top of page


The Oak Tree our firm blog (12 × 3 in).png
  • Amy Privette

Ya Got Trouble, Trouble with a Capital P

I love Broadway musicals.

Always have, ever since I was little.

And one of my favorite classic musicals is The Music Man. Featuring Robert Preston, Shirley Jones, and Ron Howard (when he was still little Ronny), this show contains a slew of great songs. One of my favorites is "Ya Got Trouble," performed the main character, Harold Hill, a smooth-talking con man who arrives in River City to sell musical instruments to the townsfolk.

And about right now, you're wondering what does The Music Man have to do with Estate Planning?

Earlier today, I shared two articles on social media that shared intimate details about the Last Will and Testament of Princess Diana and that of Richard Harrison (former star of the tv show Pawn Stars). Have you ever stopped to wonder how in the world the details of these very private matters become publicized?

Well, it's because these matters aren't very private at all.

There's no need for a reporter to slip money to court personnel to get access. These documents are public record. And guess what - yours will be too!

We may not be in River City, but let me break it to you -

Ya Got Trouble.

Trouble with a capital "T"

And that rhymes with "P" and that stands for Probate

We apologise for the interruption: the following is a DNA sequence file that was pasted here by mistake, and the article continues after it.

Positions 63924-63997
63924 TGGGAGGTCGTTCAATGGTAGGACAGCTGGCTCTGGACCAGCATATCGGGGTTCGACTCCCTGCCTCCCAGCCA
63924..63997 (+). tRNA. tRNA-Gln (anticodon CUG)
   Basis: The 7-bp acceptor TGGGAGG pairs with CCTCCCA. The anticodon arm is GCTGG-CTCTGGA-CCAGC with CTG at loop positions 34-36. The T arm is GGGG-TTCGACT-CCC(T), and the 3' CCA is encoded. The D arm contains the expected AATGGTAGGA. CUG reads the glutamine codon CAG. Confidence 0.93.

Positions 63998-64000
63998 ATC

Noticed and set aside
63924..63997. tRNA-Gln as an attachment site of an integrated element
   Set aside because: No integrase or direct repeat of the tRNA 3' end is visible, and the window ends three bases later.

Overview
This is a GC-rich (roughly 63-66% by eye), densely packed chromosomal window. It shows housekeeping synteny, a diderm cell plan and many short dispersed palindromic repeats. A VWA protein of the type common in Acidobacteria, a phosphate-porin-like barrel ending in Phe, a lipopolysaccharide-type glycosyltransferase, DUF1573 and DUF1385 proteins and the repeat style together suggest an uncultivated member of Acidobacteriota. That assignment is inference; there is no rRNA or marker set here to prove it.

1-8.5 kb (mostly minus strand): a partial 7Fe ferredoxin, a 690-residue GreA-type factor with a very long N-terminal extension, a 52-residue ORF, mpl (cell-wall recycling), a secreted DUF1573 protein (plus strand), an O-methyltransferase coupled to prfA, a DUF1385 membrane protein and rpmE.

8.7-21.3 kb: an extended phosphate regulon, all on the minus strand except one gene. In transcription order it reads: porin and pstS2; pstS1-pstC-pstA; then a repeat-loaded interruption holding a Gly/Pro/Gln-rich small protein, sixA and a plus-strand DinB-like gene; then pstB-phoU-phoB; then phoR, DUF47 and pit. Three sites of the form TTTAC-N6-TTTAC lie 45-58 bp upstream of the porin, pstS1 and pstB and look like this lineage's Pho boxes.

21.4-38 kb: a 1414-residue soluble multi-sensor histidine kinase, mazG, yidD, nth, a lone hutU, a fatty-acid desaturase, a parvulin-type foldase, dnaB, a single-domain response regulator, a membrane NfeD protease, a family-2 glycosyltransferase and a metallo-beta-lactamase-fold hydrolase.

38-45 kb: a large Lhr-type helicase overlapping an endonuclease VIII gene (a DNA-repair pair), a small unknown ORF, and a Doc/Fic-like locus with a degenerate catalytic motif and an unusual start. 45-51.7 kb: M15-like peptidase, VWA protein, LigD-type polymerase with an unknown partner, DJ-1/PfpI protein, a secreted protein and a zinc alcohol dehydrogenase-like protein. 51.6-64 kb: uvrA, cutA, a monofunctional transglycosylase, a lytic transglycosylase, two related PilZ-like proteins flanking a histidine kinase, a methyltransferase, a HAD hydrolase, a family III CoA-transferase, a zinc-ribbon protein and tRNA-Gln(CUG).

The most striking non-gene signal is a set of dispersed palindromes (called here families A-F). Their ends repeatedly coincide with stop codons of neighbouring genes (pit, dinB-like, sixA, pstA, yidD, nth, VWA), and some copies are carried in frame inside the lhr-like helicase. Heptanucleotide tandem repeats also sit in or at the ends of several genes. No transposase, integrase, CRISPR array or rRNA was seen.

(or Public...or a complete and total lack of Privacy)

Here's a little known fact: a Last Will and Testament becomes a public record once it is filed with the court after the individual's death. As if that wasn't enough, in North Carolina, not only does your Will become public record, but the executor of your estate is also required to file an inventory of your assets - both a description of the asset and the current value. The inventory must list all bank accounts (even if the account was held joint with another person), retirement assets, brokerage accounts (stocks and bonds), the amount of cash the deceased individual had on hand, the value of his or her household furnishings and other personal belongings such as jewelry, real estate holdings, etc. Not only must the Executor of the estate list these assets at the start of the probate process, but the Executor has to keep updating the inventory as new assets are discovered and as values changes.

This is a tremendous amount of information about your personal matters that is put into the public sphere. The result is that anyone, and I do mean anyone (it does not have to be a friend or family member), can get their hands on documentation that identifies who your heirs are and breakdowns exactly how much money your heirs are to receive. To me, that's a terrifying thought when there are people in this world who make a living preying on the naïve and unsuspecting.

Naturally, the question becomes how do I stop this from happening? How to I protect the identity of my heirs and the keep the value of my estate private?


A trust document is not required to be filed at the courthouse upon death. Therefore, the trust document is never entered into the public sphere. There is no inventory of trust assets recorded and no identification of your heirs catalogued.

Using a trust allows you to keep your private information private.

To learn more about how a trust can help you in your planning, check out the 5 P's of Revocable Living Trusts.

The Music Man - Ya Got Trouble - 1958

Recent Posts

bottom of page